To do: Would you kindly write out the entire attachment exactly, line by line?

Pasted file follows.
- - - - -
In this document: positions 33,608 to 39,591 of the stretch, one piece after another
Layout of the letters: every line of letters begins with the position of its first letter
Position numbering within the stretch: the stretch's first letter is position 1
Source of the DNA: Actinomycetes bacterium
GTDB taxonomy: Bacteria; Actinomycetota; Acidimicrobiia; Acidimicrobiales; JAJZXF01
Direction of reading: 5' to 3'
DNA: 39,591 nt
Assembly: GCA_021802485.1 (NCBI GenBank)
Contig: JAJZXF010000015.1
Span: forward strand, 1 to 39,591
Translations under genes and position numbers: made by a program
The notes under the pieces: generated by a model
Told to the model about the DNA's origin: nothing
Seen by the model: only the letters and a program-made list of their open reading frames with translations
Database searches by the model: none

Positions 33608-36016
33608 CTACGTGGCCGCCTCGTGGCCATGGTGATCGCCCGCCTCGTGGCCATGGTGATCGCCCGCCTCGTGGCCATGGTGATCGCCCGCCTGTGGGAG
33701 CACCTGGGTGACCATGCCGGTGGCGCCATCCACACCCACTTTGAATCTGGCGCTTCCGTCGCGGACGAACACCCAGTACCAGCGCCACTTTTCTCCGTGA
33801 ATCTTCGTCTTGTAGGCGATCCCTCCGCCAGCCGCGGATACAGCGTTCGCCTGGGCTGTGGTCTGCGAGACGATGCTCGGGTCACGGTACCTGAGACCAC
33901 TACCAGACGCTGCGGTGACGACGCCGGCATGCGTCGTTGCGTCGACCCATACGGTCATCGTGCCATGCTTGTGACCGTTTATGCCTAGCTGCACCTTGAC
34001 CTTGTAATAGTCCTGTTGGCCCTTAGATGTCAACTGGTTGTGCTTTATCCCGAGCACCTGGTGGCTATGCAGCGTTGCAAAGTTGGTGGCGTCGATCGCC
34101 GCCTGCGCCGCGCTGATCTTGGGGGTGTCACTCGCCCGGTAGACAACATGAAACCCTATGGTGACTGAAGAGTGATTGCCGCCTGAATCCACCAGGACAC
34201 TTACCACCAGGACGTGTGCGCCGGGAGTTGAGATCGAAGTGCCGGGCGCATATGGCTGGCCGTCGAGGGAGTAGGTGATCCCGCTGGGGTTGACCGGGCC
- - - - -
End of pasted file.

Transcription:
In this document: positions 33,608 to 39,591 of the stretch, one piece after another
Layout of the letters: every line of letters begins with the position of its first letter
Position numbering within the stretch: the stretch's first letter is position 1
Source of the DNA: Actinomycetes bacterium
GTDB taxonomy: Bacteria; Actinomycetota; Acidimicrobiia; Acidimicrobiales; JAJZXF01
Direction of reading: 5' to 3'
DNA: 39,591 nt
Assembly: GCA_021802485.1 (NCBI GenBank)
Contig: JAJZXF010000015.1
Span: forward strand, 1 to 39,591
Translations under genes and position numbers: made by a program
The notes under the pieces: generated by a model
Told to the model about the DNA's origin: nothing
Seen by the model: only the letters and a program-made list of their open reading frames with translations
Database searches by the model: none

Positions 33608-36016
33608 CTACGTGGCCGCCTCGTGGCCATGGTGATCGCCCGCCTCGTGGCCATGGTGATCGCCCGCCTCGTGGCCATGGTGATCGCCCGCCTGTGGGAG
33701 CACCTGGGTGACCATGCCGGTGGCGCCATCCACACCCACTTTGAATCTGGCGCTTCCGTCGCGGACGAACACCCAGTACCAGCGCCACTTTTCTCCGTGA
33801 ATCTTCGTCTTGTAGGCGATCCCTCCGCCAGCCGCGGATACAGCGTTCGCCTGGGCTGTGGTCTGCGAGACGATGCTCGGGTCACGGTACCTGAGACCAC
33901 TACCAGACGCTGCGGTGACGACGCCGGCATGCGTCGTTGCGTCGACCCATACGGTCATCGTGCCATGCTTGTGACCGTTTATGCCTAGCTGCACCTTGAC
34001 CTTGTAATAGTCCTGTTGGCCCTTAGATGTCAACTGGTTGTGCTTTATCCCGAGCACCTGGTGGCTATGCAGCGTTGCAAAGTTGGTGGCGTCGATCGCC
34101 GCCTGCGCCGCGCTGATCTTGGGGGTGTCACTCGCCCGGTAGACAACATGAAACCCTATGGTGACTGAAGAGTGATTGCCGCCTGAATCCACCAGGACAC
34201 TTACCACCAGGACGTGTGCGCCGGGAGTTGAGATCGAAGTGCCGGGCGCATATGGCTGGCCGTCGAGGGAGTAGGTGATCCCGCTGGGGTTGACCGGGCC